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I am a cost analyst. My company gets lots of proposals that include fully burdened rates. We have no visibility into their OH, G&A, etc. Just their fully burdened rates (never even a base rate). We do have labor categories so we are able to go to websites like salary.com, bls, etc. to find comparable base rates. My question is, what do you use to account for the indirect rates when you are checking the reasonableness of a proposed rate? Do you use Global Insight Burdened Wage Calculator? Do you have another way to account for it? This is always the trickiest part of determining the reasonableness of proposed labor. I understand it would be an estimate/ball park way of doing it. Even if it is a tool that uses industry averages for indirect rates. Just need a way/tool that is defensable. Proposed rate for an electrical engineer (including all indirects): $162 Base rate (from salary.com) for an electrical engineer: $54 What tools would you use to estimate/build up the rate from salary.com? Prefereably something that has been looked at/approved by DCMA/DCAA. Any help would be greatly appreciated.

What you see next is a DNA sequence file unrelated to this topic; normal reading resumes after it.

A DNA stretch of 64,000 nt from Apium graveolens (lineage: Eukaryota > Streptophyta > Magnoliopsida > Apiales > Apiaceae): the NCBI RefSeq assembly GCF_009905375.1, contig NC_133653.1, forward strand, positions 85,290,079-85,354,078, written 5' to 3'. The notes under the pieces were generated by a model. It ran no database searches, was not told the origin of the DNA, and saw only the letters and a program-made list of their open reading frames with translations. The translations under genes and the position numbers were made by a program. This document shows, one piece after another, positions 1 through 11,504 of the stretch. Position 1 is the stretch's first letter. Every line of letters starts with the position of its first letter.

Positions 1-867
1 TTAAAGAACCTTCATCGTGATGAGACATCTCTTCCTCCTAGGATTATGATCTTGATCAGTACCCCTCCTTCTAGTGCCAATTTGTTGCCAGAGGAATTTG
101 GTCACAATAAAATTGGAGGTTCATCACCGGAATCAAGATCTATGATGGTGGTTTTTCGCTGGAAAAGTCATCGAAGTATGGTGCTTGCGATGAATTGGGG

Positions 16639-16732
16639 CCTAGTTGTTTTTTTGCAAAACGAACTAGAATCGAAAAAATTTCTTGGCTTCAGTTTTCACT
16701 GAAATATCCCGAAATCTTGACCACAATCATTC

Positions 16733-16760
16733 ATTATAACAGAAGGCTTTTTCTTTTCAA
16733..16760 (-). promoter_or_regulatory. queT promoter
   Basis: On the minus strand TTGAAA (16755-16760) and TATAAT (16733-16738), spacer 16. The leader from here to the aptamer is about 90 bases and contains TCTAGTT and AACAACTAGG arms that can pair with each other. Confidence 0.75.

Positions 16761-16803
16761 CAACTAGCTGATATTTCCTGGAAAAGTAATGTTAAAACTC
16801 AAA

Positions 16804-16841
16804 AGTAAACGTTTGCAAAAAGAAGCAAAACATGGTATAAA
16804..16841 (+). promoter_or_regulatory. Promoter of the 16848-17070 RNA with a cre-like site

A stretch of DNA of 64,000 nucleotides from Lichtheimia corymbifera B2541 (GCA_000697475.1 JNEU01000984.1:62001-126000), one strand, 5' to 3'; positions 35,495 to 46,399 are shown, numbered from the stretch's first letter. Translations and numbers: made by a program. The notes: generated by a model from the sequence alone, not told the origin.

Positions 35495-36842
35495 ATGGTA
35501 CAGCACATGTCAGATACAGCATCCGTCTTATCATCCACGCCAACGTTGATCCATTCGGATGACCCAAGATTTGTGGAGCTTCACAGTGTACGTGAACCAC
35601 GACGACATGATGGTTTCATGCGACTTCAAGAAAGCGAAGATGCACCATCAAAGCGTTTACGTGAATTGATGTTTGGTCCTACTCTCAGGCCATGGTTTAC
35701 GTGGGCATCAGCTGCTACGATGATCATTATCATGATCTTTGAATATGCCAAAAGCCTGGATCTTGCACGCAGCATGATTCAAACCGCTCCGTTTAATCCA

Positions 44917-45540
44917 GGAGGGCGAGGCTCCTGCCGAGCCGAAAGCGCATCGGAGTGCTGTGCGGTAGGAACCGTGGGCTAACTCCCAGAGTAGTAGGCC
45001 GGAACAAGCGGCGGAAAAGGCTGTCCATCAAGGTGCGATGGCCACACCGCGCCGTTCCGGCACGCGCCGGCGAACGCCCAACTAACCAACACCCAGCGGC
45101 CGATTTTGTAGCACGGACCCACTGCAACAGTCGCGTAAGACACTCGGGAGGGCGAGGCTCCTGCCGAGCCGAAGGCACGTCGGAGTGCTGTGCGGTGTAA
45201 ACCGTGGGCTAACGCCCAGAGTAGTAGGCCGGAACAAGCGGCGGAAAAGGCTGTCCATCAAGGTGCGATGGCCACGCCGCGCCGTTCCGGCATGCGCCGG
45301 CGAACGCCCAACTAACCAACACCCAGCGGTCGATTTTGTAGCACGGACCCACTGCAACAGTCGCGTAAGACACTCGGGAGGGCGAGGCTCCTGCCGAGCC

We conduct cost/price analysis on behalf of federal primes and subs and have never flinched in using prior price history as a basis for price analysis (assuming, of course, that the historical price can be substantiated as fair and reasonable as well as a suitable basis in and of itself, a whole other topic of conversation...) Recently, we took a closer look at FAR 15.404-1( (2), which reads as follows: The Government may use various price analysis techniques and procedures to ensure a fair and reasonable price. Examples of such techniques include, but are not limited to, the following: (ii) Comparison of the proposed prices to historical prices paid, whether by the Government or other than the Government, for the same or similar items. This method may be used for commercial items including those “of a type” or requiring minor modifications. Am I reading this wrong or does this say analysis based on historical pricing is only valid for commercial items? Let's say the contractor purchases items which required cost analysis (subject to TINA). Three months later, a new requirement pops up (under TINA threshold but over simplified acquisition). Since these are not commercial items, would this prior procurement and cost analysis not be a suitable basis for determining price reasonableness (of course after adjusting for quantity and passage of time)?